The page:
Richard Linklater’s anticipated film, “Hit Man,” has officially arrived on Netflix, drawing viewers into its romantic action-comedy narrative. As audiences dive into this intriguing story, questions arise about the real-life basis of Gary Johnson, the character portrayed by Glen Powell. Was Gary Johnson a genuine fake contract killer, or is this a fictional creation?

The Real Story of Gary Johnson

“Hit Man” centers around Gary Johnson, a psychology professor who stumbles upon a hidden talent for playing a fake hitman. Portrayed by Glen Powell, Johnson’s character humorously dons various disguises and personas to entrap criminals for the local police. However, the plot thickens when he meets Madison, played by Adria Arjona, who seeks to hire him to kill her husband, but instead, she captures his heart, leading to a complex web of deception and mixed identities.

The film, described by Linklater as a tale about “identity and self and passion,” unfolds with Johnson getting in over his head as he deceives someone he falls for. This intricate storyline is not entirely fictional. Netflix’s “Hit Man” is loosely based on the true story of Gary Johnson, a man who posed as a contract killer for the Houston police during the late 1980s and 1990s. Linklater discovered Johnson’s incredible story through a 2001 Texas Monthly article written by Skip Hollandsworth.

Gary Johnson: The Undercover Chameleon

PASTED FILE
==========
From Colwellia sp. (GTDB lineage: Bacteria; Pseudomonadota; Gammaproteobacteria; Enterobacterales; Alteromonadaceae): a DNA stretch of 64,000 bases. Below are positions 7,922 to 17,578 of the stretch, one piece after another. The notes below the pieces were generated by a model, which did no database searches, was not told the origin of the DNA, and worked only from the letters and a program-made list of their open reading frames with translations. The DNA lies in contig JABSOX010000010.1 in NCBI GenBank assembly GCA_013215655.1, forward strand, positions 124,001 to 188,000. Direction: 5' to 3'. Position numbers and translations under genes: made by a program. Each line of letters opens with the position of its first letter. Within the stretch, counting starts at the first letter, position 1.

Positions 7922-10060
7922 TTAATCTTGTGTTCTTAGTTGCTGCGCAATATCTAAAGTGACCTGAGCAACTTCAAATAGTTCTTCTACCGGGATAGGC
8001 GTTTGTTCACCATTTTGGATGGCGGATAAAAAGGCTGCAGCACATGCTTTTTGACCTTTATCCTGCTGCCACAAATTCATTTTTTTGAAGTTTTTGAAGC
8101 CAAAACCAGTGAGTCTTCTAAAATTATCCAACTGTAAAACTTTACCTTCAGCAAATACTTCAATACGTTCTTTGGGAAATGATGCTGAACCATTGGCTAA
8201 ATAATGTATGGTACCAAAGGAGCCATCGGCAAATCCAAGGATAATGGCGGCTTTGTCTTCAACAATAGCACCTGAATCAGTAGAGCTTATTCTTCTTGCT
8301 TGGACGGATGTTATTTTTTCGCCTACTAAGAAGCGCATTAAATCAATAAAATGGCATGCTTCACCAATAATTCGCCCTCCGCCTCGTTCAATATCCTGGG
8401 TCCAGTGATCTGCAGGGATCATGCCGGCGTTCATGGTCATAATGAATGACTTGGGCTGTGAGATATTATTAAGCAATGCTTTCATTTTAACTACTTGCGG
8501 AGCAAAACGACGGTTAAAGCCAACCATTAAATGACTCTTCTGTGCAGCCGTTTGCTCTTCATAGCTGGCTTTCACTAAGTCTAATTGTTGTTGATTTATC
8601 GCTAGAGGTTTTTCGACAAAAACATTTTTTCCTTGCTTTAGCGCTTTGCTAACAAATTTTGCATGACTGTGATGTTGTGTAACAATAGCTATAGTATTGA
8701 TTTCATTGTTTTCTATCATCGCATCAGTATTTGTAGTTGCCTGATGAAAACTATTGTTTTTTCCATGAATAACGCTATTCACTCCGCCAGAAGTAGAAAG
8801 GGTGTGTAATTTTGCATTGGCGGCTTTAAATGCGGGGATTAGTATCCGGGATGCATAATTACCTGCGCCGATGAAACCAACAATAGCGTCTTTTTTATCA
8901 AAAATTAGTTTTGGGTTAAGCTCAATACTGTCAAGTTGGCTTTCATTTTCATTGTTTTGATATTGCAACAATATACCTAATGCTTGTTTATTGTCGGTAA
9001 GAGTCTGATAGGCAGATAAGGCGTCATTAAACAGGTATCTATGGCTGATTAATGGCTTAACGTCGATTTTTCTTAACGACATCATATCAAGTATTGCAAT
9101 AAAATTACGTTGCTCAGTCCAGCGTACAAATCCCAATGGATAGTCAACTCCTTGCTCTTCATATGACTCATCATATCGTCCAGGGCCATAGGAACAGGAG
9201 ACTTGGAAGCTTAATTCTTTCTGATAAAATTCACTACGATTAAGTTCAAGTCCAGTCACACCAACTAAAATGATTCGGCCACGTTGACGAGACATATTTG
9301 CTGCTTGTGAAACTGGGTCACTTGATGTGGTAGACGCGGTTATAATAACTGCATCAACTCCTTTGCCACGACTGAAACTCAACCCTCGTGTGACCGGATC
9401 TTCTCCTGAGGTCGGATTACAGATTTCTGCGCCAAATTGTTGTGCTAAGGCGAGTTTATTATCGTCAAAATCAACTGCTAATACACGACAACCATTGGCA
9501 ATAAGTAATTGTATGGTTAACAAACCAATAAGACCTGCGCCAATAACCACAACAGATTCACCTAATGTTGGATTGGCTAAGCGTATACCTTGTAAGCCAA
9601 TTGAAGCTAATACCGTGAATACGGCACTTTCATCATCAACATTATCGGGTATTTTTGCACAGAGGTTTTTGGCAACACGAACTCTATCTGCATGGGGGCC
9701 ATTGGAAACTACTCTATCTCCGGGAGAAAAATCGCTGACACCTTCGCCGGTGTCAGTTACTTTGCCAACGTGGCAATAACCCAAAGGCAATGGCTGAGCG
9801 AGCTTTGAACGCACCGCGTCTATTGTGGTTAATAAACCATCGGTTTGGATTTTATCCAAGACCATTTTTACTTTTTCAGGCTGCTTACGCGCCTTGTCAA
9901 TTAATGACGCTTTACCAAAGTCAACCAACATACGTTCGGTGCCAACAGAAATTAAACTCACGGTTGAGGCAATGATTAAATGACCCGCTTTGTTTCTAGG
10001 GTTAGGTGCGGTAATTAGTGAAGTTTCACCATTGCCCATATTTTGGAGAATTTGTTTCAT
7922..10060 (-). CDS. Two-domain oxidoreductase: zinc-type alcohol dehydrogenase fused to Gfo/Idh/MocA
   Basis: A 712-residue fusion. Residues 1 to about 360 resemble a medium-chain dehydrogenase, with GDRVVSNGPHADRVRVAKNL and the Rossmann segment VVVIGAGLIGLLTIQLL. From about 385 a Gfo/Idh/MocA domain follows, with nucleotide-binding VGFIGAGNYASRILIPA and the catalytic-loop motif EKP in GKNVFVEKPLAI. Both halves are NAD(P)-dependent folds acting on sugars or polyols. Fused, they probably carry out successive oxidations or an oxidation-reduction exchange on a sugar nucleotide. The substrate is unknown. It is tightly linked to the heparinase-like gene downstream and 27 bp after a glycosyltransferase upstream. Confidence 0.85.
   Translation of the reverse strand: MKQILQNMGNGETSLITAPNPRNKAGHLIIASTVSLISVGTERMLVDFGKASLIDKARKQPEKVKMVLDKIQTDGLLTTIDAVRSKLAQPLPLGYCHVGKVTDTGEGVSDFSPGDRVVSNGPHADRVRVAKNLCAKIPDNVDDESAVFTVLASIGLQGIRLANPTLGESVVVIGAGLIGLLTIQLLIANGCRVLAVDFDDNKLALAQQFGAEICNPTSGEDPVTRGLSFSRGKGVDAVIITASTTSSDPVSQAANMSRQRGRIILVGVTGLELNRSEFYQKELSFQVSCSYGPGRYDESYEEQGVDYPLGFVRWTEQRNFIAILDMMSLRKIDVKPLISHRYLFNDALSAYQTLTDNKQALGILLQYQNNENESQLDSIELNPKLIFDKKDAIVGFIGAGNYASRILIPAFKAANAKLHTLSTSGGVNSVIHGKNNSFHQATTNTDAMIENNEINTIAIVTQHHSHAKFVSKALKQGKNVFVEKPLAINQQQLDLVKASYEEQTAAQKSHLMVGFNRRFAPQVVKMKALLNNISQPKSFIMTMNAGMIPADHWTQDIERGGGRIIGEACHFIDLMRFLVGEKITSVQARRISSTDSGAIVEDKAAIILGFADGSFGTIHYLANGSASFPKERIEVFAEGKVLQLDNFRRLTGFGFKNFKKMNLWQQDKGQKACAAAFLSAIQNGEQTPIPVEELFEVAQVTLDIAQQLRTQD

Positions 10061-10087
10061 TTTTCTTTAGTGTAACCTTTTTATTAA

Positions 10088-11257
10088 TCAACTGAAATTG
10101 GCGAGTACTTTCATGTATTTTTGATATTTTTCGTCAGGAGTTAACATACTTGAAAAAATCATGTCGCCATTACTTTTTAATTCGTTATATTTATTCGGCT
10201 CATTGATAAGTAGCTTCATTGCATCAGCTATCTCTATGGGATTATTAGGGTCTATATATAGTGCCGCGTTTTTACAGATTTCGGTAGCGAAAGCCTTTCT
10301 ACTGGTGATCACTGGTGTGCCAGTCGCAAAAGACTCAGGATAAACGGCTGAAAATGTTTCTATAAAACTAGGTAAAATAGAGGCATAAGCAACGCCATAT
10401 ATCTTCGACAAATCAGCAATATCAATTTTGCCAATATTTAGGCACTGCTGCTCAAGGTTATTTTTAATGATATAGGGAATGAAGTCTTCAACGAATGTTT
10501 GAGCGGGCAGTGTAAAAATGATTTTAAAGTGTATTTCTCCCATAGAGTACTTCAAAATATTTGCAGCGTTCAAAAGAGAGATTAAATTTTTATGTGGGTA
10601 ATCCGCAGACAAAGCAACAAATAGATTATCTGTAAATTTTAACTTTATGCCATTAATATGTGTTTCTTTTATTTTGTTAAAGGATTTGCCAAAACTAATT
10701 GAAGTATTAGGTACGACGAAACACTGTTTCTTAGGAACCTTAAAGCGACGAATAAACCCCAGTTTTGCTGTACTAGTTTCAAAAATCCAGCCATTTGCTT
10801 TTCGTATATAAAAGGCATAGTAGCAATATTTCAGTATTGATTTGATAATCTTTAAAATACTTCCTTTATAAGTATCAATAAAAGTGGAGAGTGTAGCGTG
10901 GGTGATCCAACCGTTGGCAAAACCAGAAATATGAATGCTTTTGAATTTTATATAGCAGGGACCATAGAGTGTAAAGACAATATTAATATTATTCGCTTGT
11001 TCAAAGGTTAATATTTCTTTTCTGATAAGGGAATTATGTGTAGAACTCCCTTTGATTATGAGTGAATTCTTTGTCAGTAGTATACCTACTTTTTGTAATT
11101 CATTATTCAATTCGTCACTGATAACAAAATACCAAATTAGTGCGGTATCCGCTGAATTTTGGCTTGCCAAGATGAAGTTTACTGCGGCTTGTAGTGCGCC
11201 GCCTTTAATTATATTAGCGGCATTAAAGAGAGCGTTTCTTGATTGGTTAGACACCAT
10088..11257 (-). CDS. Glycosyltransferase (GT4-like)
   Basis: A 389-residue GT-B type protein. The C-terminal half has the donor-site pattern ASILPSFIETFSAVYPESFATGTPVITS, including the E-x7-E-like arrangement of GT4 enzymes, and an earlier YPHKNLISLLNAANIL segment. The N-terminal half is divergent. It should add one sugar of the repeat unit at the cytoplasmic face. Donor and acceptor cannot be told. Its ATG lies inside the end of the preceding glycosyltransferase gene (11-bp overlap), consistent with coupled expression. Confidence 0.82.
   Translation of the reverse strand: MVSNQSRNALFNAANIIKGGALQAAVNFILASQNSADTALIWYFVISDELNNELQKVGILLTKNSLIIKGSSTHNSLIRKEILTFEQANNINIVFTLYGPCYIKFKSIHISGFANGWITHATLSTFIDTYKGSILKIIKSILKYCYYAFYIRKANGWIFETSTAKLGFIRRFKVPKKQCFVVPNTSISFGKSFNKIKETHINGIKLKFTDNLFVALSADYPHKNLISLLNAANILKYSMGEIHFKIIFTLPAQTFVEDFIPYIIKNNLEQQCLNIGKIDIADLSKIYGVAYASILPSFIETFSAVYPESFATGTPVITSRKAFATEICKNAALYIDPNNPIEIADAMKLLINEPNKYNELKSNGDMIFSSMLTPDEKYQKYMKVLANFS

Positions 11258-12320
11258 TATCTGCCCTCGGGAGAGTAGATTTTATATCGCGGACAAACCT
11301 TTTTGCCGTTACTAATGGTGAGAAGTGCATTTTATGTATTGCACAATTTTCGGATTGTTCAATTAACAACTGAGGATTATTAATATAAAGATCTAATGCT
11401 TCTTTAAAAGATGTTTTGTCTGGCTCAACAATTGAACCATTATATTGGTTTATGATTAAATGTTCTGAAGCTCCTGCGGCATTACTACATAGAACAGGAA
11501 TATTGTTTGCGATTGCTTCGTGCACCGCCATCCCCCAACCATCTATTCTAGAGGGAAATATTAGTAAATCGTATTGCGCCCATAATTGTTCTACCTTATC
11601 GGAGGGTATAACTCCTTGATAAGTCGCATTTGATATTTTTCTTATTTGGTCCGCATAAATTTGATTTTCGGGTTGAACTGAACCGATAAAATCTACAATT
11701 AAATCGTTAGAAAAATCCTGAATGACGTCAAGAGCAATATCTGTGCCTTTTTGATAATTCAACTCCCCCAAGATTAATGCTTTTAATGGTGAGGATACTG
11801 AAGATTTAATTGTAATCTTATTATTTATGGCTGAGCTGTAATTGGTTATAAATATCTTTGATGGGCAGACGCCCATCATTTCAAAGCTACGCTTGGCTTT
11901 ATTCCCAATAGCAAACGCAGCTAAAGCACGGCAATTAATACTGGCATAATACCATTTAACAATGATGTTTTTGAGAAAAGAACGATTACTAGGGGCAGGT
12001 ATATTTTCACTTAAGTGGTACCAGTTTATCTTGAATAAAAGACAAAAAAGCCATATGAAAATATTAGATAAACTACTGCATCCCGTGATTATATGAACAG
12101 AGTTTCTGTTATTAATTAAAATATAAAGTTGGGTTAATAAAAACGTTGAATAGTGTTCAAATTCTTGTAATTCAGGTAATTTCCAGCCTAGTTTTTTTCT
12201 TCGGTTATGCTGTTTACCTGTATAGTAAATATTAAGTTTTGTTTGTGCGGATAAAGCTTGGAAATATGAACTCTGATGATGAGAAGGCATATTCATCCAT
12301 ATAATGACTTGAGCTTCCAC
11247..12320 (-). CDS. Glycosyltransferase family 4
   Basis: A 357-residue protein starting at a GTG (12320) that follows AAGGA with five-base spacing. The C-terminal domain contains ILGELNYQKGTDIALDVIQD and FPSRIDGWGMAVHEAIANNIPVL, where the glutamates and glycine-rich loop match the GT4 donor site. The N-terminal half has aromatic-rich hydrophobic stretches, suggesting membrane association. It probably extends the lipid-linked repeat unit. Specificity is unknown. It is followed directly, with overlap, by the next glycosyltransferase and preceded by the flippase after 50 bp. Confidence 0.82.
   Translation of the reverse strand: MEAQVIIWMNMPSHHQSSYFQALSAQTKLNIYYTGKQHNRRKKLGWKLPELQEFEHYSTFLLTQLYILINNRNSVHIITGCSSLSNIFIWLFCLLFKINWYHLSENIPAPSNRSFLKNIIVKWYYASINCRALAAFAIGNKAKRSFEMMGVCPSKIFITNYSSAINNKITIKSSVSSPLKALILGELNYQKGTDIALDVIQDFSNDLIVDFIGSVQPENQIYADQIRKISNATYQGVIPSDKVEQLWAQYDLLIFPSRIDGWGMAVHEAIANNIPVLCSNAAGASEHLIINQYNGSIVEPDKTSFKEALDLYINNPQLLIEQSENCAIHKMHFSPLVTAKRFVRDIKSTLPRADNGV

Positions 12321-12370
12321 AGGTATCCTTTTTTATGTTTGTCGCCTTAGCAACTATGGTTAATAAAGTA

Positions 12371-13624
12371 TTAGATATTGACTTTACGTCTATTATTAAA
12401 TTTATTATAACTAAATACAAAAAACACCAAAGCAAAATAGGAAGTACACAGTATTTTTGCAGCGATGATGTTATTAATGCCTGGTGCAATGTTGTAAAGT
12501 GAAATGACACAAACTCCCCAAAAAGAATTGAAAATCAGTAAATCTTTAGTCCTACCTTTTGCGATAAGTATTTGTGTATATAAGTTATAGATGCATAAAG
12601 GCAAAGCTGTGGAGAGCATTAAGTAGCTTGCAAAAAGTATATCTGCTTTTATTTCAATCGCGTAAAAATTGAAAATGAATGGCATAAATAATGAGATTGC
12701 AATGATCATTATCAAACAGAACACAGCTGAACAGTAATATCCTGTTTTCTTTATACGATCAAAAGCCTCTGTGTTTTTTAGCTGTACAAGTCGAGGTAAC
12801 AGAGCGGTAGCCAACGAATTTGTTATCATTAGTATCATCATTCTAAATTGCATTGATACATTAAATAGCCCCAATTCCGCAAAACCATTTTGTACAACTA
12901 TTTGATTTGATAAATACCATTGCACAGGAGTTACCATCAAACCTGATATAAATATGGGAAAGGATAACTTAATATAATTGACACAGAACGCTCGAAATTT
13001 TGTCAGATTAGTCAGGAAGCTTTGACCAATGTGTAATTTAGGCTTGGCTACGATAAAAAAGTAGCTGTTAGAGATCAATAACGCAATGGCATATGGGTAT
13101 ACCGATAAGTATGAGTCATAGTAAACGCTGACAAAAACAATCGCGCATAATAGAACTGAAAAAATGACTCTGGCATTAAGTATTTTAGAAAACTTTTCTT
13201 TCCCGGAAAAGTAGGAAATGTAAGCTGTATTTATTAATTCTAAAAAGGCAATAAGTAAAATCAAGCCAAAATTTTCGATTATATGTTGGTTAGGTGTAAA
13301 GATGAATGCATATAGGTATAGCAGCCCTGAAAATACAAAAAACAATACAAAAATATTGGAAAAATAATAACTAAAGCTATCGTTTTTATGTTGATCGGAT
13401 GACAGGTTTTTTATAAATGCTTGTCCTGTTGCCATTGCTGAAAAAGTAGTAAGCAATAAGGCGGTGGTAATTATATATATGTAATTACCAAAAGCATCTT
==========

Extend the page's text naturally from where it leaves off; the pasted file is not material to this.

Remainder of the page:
The real Gary Johnson was indeed a psychology professor who moonlighted as a fake hitman for the Houston police. Moving to Houston in 1981 to pursue a doctoral program, Johnson’s career path took a turn when he was not admitted. He found work as an investigator for the district attorney’s office, where he eventually discovered his knack for undercover work.

The Unbelievable True Story Behind 'Hit Man' On Netflix—Who Was Gary Johnson ?

In 1989, Johnson was called into action when Kathy Scott, a lab technician, sought a hitman to kill her husband. This pivotal moment led Johnson to become the go-to fake hitman for the Houston police. Whenever the police needed to catch someone seeking a contract killer, Johnson, equipped with a wire, would engage the suspect, securing a clear statement of their intent and payment for the job.

Johnson’s ability to seamlessly adapt to different roles made him an invaluable asset. Described by Houston lawyer Michael Hinton as “the perfect chameleon,” Johnson could convincingly portray a killer in any scenario, persuading individuals across various social strata of his authenticity.

Fiction Versus Reality

While “Hit Man” captures the essence of Johnson’s unique undercover role, it also takes creative liberties. The film dramatizes Johnson’s use of disguises, pushing it to theatrical extremes. In reality, Johnson’s disguises were far more subdued. Additionally, the romantic subplot involving an abuse victim is a fictional element; although Johnson did assist a woman in escaping her abusive boyfriend, there is no evidence of a romantic relationship.

Johnson’s personal life also mirrored some aspects of his on-screen character. The Texas Monthly article reveals that he was married three times and often described as a loner, a trait that adds depth to his enigmatic personality. Despite his solitary nature, Johnson could turn on a charismatic persona that made people believe he was a ruthless killer.

Sadly, Gary Johnson passed away in 2022, but his remarkable story continues to captivate audiences through “Hit Man.” The film, streaming now on Netflix, offers a blend of fact and fiction, providing a compelling narrative that both entertains and intrigues.

Article originally published by Forbes.